What Are You Buying That’s Already Yours?
It has long been understood that capitalism evolves by claiming things that exist outside of the market dynamic and turning them into market commodities for sale and purchase.*
This is not wild-eyed “commie” madness. This is our current state of affairs and even people in the financial sector are waking up to it.*
I love this quote because it says so much so quickly. Did you realize that’s how our system worked? By mining your life, and selling it back to you?
I didn’t realize it until I noticed how happy I am and how little I want to buy. And how much power I suddenly had (in a system where many feel powerless). And then I realized–not as good advice, not as something I “should” want to be true but simply as something that was true:
how happy I am = how little I want to buy
What Is Already Yours?
Here is a short list of what is already yours: your
- thoughts, words, and actions
- happiness, and other feelings like attraction, repulsion, fascination, curiosity.
Why is this important?
What Are You Buying?
It’s important to remember just a few things that are already yours when you realize that you are being asked every day of every year to buy back everything on that list.
- advertisers who want to sell you your body parts, augmented, shrunk, or otherwise “improved”
- all those who behave as though they (not you) owned your time
- your thoughts, turned into words and actions when you browse or buy online–that are observed by search engines and social media and then sold back to you in the form of advertising
- your feelings (in posts on social media) that are observed and then used to show you what will attract, repulse, anger, or intrigue you.
It’s alright with me if you buy these things back, as long as you remember they were yours to begin with. But once you realize that, you probably won’t want to spend much to have them back.
It’s far easier not to sell them in the first place.
What to Buy Now
I think once I realized I owned my own happiness already, having never had to purchase it, I became even less likely to sell it to anyone, much less to buy it back.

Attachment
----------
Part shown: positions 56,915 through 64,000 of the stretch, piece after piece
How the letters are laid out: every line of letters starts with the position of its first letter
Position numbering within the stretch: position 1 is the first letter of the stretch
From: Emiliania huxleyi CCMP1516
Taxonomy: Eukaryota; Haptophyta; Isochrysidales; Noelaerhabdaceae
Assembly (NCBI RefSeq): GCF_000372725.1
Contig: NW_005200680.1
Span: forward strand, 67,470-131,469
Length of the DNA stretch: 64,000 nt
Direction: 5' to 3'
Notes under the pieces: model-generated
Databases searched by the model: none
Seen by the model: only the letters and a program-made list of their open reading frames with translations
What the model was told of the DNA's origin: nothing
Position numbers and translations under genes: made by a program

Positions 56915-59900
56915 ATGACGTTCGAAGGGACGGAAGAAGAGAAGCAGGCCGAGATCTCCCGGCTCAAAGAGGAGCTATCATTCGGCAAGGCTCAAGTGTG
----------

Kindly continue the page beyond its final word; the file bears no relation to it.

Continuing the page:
You can buy anything you like; I’m just asking you to ask yourself:
- did you own it first?
- why did you start selling it?
- can you stop?
- what do you really need and want that you truly must buy?
PS: It’s OK to Stop Shopping
I honestly don’t care if I’m being surveilled because I buy nothing I see advertised. I write letters and emails but don’t post on social media except to promote my own work or others’. Everything everyone is attempting to sell me around the edges of my computer screen, I ignore. (I don’t use a smartphone but a Jitterbug, which I mention because it is incapable of showing me ads, apps, or anything but texts, voicemails, and photographs). The more I see something advertised, the less I want it. I buy things, but I don’t “shop.” Shopping turns buying into a sport. It’s not a sport I enjoy.
There is great freedom in this way of living, and a lot of time for things and people I love. (Unless what you love is shopping.) This may be a way of living you want to investigate. (And if you have already investigated, then to deepen.)
This is all I have to say on this subject; please share your thoughts, questions, and experiences.
*See this article in the Financial Times published in Europe, where people are just a bit less likely to accept what is now called “surveillance capitalism,” thanks to Shoshana Zuboff, the author of this quotation. (And if you prefer listening to reading, here’s a podcast with Zuboff). Yes, you’ll need to subscribe to listen or read; choose the “Trial” subscription option for $1 for 4 weeks. Yes, I know, it’s ironic that I encourage you to buy something you already know. Don’t buy it. But admit you know it! And by the way, here are Zuboff’s articles, at least the first one on the left available free.